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Unformatted text preview: Business Statistics
Fifth Edition Ken Black Chapter 4: Probability Not to be reproduced without the written permission of F .8, Alt 4—1 4.1 Introduction to Probability (page 98)
o Synonyms for probability: , 0 Probability is the language of statistics.
0 “An experiment is a process that produces outcomes.” (page 100)
0 We will only consider random experiments (page 100) 0 Characteristics of random experiments: I Can specify all possible outcomes; and, I An outcome cannot be predicted with certainty. Examgle: Today’s closing price of a security relative to yesterday. P .
OSSIbIC Which one will occur? outcomes 0 Probability measures the uncertainty of the outcomes. 0 Chapters 4—6 look at ways of dealing with and modelling uncertainty. Not to be reproduced without the written permission of PB. Alt 42 4.2 Methods of Assigning Probabilities o The classical method (page 99)
o N is the total number of possible mutually exclusive equally likely outcomes.
0 The probability of an event E equals the ratio of the number of outcomes (n5) pertaining to E to the total number of outcomes (N): P(E) = nE [N
Examgle:
Roll a fair die one time and observe the up face.
P (rolling a 6) = Roll a pair of fair dice and observe the up faces P(both up faces are 6’s) = = { Why? Examgle: Each season, Anand’s new fashion designs are shown to a panel
of experts  ten R.H.Smith undergraduates — and each secretly votes thumbs up or down. Here are historical data on the panel’s rankings of 1500 designs
and the subsequent market success, measured by sales: Number of Positive Panel Votes Sales 710 4—6 03 Total Very successful(V) 380 140 80 600 Modest successful(M) 180 120 100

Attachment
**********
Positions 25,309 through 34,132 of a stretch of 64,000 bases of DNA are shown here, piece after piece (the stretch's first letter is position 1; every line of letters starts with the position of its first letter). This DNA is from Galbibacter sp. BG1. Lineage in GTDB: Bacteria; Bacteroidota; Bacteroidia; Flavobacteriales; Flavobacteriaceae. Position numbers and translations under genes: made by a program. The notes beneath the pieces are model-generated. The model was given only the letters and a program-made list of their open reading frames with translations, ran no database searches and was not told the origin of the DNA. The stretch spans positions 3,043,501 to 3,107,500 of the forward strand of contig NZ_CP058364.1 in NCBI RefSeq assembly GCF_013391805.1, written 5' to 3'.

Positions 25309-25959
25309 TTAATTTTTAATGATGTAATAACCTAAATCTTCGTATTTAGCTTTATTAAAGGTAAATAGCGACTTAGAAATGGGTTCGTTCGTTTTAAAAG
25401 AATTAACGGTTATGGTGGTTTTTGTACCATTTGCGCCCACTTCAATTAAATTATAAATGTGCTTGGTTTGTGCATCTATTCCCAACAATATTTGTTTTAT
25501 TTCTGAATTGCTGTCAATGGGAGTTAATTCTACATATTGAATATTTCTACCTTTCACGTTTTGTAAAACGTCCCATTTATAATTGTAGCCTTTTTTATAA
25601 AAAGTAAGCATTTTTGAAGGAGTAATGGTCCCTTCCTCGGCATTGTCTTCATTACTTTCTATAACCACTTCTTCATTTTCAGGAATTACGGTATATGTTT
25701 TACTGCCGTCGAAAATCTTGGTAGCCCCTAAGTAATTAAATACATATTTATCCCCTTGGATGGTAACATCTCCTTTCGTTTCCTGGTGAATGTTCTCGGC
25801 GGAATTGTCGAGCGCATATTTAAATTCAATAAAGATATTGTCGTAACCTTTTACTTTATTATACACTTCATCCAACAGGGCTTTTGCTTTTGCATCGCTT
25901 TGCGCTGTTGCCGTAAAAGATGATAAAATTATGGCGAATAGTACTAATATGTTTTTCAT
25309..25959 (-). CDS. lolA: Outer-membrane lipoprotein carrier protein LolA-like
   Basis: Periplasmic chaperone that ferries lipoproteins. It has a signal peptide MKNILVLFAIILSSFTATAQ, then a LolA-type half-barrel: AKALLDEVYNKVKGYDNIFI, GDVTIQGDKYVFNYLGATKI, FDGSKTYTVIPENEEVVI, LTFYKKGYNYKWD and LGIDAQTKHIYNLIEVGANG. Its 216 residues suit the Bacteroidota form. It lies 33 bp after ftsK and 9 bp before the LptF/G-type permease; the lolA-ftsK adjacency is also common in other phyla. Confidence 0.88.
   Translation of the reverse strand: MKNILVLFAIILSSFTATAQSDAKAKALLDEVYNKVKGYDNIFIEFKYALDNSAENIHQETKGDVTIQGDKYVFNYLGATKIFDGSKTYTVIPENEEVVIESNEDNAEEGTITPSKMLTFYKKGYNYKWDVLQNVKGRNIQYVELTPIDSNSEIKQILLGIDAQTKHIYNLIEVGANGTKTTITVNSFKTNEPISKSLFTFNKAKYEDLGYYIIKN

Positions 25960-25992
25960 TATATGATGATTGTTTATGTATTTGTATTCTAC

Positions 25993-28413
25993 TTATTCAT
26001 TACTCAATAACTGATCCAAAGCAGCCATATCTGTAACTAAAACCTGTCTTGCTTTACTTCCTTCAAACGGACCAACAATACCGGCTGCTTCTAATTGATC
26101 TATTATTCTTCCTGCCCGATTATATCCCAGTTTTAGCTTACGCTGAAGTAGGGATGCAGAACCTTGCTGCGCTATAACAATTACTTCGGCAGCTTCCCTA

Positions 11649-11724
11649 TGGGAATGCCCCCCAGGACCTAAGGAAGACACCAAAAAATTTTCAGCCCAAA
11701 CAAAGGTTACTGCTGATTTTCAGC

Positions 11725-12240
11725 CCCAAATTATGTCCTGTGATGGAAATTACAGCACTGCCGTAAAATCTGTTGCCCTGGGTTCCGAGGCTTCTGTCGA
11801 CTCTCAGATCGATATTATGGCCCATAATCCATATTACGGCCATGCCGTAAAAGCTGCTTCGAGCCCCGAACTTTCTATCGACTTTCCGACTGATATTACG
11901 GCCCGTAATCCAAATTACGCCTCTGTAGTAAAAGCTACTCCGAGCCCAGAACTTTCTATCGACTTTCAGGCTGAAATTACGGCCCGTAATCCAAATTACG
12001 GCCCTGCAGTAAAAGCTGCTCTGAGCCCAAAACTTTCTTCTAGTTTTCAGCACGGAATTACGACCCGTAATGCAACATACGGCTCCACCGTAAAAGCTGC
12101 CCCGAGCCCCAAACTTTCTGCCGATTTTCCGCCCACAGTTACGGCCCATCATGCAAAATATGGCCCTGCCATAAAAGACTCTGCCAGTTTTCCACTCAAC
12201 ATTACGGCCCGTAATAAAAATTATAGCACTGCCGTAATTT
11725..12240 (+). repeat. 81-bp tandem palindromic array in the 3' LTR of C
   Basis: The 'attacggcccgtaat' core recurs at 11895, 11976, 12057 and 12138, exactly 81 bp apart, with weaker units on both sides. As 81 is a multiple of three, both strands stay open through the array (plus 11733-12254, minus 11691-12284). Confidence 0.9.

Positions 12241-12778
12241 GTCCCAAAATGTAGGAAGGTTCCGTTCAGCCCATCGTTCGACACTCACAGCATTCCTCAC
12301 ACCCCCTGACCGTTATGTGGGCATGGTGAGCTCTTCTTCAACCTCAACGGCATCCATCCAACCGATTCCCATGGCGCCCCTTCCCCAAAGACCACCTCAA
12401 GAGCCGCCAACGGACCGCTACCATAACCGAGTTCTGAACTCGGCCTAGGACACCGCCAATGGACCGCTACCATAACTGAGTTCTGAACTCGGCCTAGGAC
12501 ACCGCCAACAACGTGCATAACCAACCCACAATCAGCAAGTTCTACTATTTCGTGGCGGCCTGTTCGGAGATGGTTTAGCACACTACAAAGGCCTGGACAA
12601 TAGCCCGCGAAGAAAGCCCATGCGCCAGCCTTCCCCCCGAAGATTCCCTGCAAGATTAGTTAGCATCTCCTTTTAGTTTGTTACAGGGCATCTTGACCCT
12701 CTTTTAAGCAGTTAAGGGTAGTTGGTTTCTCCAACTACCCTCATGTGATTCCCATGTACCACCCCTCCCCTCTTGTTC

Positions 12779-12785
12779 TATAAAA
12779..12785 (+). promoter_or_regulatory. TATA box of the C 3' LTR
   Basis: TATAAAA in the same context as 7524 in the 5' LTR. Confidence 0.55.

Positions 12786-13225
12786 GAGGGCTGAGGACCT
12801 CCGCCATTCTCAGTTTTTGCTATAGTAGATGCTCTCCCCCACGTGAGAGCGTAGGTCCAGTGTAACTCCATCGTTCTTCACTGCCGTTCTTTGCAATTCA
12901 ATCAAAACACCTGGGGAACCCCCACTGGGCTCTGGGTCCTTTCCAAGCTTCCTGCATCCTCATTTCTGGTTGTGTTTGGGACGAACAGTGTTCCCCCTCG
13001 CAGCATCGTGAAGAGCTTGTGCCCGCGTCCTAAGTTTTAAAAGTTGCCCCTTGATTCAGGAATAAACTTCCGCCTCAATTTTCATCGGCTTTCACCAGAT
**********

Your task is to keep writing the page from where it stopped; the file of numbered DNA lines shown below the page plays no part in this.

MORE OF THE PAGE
Disa ointment 40 40 420 Total 600 300 600 1500 What is the probability that a randomly chosen design will be given 7~10 thumbs up? Not to be reproduced without the wn'tten permission of F .8. Alt 4~3 o The Relative Frequency of Occurrence (page 99) o “. . .the probability of an event is equal to the number of times the event has
occurred in the past divided by the total number of opportunities for the event to have occurred.” (page 99) 0 Assume an experiment can be repeated indeﬁnitely under identical conditions. The probability of an event E is the long—run relative frequency with which
the event E occurs. P(E) = limit (relative frequency) as number of trials 9 00 Example: Flipping a coin to ﬁnd the P(Head) Number of heads Relative Frequency
3 out of 5 0.5 in each of 5 tosses 3 out of 5
2 out of 5,
Etc. Not to be reproduced without the written permission of F.B. Alt 44 0 Subjective Probability 0 “Based on the feelings or insights of the person determining the probability.”
0 A way of assigning subjective probabilities Examgle: What is the probability that the Colts will play in the Super
Bowl in 2013? Suppose you say Event (Colts Will Play in Super Bowl) Event (Pick red bead)
P(Colts Play in Super Bowl) = P(Pick red bead) = DEEDS
DEEDS Are you indiﬂerent between wagering on either event? If so, then P(Colts will play in Super Bowl in 2013) =
If not, then P(Colts will play in Super Bowl in 2013) i
o Regardless of how you assign probabilities, OsP(E)sl for any event Not to be reproduced without the written permission of FB. Alt 45 o 4.5 Addition Laws 0 Special Law of Addition (page 112) I Let X and Y denote any events in a random experiment. I If X and Y are mutually exclusive events (cannot occur simultaneously), P(X or Y) = P(X) + P(Y) S
Venn
diagram
Example:
Number of Positive Panel Votes
Sales 710 4—6 03 Total Very successful(V) 380 140 80
Modest successful(M) 180 120
Disa ointment D 40 40 Total 600 300 600 1500 600 What is the probability that a randomly chosen design will be given “7—10”
or “46” thumbs up? 13(“7—10” or “46”) = Not to be reproduced without the written permission of RB Alt 4—6 0 General Law of Addition (page 107) P(X or Y) = P(X) + P(Y) — P(X and Y) X and Y has been counted twice so subtract once. Examgle:
Number of Positive Panel Votes
Sales 710 46 03 Total Very successful(V) 380 140 80
Modest successful(M) 180 120
Disa ointment D 40 40 Total 600 300 600 1500 600 What is the probability that a randomly chosen design will be given 710